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Tidewater Review by Anne Stinson

Nit r o E x p r e s s b y R ob e r t Blake Whitehill. Telemachus Press. 308 pp. $14.99 (paperback). Ben Black shaw, the mild and modest hero of Robert Whitehill’s Nitro Express, turns tough as roadtar chewing gum when his furtive private life is interrupted by old buddies from his Navy SEAL days. It seems that they need his help with a problem. The story opened with a big movie premier in Los Angeles. A violent explosion spoiled the glamour of the extravaganza. The leading lady of the film wass the target of an assassin. She’s was a Latina singer in her first movie, a star with a huge following whose fans span the globe. Lucilla Calderone, known to her fans as “La Luz,” or “The Light,” was playing the role of a revolutionar y leader on a South American island. All 3,332 seats of the huge theater were sold out, w ith 500 seat s re ser ved for her g reate st fans, The People. The whole area was surrounded by L.A. police who had blocked off the streets and had tight rooftop security to protect the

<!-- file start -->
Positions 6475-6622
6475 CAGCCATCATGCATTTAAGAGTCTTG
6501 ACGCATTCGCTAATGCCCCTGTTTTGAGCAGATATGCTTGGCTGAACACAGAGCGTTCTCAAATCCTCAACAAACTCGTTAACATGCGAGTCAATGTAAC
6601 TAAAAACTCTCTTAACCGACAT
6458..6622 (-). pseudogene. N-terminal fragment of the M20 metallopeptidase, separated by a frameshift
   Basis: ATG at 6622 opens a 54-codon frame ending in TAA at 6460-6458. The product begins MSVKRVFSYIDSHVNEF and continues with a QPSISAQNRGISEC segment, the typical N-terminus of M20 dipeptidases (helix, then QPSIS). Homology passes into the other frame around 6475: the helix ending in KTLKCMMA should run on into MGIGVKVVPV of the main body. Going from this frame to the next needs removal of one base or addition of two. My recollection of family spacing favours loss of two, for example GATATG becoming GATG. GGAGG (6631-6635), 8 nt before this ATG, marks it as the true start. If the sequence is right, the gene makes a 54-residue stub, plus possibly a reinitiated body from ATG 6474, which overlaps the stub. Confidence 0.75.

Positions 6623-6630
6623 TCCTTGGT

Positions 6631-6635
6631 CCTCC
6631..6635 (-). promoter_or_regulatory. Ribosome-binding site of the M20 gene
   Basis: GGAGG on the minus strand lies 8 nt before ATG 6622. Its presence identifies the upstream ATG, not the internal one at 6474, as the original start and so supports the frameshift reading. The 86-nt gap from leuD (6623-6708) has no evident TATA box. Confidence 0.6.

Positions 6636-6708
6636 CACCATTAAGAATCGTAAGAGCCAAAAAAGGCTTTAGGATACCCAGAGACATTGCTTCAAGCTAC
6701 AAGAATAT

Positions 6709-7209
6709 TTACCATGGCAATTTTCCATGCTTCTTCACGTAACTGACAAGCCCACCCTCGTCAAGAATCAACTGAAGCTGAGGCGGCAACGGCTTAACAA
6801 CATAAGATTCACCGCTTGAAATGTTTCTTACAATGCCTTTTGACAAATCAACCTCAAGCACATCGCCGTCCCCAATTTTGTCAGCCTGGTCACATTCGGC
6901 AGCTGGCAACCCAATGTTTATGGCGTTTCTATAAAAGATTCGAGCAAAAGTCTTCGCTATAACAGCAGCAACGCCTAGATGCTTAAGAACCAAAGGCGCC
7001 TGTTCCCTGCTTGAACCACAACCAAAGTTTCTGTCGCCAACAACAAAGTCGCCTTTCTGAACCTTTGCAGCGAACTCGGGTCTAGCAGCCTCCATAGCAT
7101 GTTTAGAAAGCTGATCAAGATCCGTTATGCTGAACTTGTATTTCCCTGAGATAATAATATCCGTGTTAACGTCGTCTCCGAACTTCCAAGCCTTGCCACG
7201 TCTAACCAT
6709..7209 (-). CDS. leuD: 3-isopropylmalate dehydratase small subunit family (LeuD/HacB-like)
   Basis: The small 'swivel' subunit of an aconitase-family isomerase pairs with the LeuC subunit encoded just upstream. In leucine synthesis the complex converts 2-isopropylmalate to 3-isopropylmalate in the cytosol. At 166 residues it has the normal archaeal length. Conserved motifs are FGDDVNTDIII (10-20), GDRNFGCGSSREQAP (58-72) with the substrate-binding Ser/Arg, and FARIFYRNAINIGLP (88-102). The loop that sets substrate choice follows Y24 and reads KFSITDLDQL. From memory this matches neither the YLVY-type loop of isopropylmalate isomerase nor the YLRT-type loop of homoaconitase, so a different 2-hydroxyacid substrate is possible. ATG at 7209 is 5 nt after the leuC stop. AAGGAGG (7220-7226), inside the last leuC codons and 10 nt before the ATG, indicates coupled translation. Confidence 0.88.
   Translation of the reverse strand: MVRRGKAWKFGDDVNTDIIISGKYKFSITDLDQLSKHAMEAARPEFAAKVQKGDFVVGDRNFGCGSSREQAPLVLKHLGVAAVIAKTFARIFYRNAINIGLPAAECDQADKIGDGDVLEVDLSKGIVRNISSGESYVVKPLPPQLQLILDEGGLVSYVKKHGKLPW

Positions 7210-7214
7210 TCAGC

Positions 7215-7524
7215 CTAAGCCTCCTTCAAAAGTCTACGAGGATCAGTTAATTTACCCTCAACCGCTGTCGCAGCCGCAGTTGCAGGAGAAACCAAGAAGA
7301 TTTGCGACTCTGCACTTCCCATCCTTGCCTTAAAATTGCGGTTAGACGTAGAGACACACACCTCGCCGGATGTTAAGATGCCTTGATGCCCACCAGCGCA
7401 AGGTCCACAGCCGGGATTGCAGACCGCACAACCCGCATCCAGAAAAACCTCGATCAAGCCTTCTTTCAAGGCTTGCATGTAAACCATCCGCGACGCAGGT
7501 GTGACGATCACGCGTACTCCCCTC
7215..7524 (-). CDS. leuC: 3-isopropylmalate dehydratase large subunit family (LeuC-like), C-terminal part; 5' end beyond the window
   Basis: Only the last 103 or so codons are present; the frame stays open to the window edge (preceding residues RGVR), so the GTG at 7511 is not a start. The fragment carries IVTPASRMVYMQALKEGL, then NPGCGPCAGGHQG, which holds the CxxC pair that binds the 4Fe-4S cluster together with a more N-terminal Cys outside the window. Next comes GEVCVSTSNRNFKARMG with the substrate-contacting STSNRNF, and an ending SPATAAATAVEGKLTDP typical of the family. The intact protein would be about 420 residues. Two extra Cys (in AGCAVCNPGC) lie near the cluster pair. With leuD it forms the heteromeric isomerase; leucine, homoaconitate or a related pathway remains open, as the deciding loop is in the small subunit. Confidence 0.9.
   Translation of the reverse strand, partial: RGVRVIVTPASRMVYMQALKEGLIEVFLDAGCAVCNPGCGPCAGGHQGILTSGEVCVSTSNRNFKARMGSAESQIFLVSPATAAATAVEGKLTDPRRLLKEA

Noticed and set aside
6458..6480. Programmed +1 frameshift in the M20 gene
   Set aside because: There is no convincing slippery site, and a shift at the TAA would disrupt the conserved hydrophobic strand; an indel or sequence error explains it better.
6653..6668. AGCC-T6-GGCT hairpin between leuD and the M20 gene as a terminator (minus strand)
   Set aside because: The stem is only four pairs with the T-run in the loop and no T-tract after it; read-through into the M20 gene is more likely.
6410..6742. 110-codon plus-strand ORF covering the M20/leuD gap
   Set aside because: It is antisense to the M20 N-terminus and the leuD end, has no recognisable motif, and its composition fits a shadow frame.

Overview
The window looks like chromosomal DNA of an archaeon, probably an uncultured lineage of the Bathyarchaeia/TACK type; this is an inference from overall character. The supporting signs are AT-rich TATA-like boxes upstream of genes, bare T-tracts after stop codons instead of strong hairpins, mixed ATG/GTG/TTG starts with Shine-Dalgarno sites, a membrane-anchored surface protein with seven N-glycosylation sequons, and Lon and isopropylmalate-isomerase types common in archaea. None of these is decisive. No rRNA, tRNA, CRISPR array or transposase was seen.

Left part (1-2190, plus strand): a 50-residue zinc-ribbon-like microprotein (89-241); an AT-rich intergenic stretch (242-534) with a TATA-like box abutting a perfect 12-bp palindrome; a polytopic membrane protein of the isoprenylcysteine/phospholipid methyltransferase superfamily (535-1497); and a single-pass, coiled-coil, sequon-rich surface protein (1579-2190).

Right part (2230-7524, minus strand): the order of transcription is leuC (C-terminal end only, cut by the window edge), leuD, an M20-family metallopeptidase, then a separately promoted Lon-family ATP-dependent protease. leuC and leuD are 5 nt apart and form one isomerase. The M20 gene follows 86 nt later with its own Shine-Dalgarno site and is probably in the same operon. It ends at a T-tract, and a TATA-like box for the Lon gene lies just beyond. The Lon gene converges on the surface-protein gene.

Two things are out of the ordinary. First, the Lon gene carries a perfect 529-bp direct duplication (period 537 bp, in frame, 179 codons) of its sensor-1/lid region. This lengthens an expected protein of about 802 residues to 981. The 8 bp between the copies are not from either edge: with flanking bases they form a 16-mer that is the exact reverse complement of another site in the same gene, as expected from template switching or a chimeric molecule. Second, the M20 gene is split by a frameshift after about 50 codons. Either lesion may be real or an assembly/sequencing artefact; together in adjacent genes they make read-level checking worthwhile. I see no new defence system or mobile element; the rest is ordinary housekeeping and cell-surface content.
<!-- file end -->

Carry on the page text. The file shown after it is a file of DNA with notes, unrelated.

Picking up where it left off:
star. Thousands of her fans packed the streets outside the theater, even though they wouldn’t get to see the movie until it opened a few days later in theaters. Just a chance to catch a glimpse of their beloved La Luz was enough for them. As her open car arrived with the star perched atop the trunk, a horrendous noise ripped through the air, and the beautiful woman was


April 2014 ttimes web magazine  

Tidewater Times April 2014

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